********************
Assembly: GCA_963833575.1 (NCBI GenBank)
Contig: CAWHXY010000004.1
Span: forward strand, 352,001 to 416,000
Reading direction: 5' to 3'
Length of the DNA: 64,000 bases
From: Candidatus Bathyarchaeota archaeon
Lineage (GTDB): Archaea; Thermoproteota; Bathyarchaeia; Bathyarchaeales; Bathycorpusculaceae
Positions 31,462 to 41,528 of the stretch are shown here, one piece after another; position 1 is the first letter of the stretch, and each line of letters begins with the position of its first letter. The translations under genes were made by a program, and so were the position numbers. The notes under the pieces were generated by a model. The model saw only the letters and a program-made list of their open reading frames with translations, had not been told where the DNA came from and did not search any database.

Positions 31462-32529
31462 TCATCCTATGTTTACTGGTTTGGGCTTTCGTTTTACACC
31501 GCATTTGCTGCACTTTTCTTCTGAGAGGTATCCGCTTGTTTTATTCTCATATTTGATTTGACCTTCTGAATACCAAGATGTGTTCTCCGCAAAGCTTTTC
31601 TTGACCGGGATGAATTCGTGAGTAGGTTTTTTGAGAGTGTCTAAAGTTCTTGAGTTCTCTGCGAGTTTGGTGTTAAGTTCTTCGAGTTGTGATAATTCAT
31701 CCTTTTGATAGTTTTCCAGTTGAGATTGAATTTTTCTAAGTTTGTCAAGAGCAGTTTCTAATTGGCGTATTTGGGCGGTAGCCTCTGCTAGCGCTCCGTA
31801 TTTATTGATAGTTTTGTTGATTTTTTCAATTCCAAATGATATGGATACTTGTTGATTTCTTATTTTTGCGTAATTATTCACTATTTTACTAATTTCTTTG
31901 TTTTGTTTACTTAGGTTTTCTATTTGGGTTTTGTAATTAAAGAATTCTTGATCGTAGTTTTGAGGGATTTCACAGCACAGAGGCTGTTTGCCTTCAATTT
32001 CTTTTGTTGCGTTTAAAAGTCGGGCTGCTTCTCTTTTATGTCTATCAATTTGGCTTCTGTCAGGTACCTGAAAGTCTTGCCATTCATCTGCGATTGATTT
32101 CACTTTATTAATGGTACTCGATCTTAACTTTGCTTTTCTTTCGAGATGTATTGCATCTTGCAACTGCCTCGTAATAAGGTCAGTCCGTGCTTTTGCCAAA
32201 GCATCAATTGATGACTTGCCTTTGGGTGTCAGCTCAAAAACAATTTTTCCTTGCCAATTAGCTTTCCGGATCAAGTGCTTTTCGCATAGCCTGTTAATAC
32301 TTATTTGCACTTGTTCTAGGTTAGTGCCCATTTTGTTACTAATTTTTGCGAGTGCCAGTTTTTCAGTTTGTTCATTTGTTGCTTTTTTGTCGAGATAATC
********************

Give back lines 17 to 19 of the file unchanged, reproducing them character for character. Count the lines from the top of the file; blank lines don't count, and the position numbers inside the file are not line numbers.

32101 CACTTTATTAATGGTACTCGATCTTAACTTTGCTTTTCTTTCGAGATGTATTGCATCTTGCAACTGCCTCGTAATAAGGTCAGTCCGTGCTTTTGCCAAA
32201 GCATCAATTGATGACTTGCCTTTGGGTGTCAGCTCAAAAACAATTTTTCCTTGCCAATTAGCTTTCCGGATCAAGTGCTTTTCGCATAGCCTGTTAATAC
32301 TTATTTGCACTTGTTCTAGGTTAGTGCCCATTTTGTTACTAATTTTTGCGAGTGCCAGTTTTTCAGTTTGTTCATTTGTTGCTTTTTTGTCGAGATAATC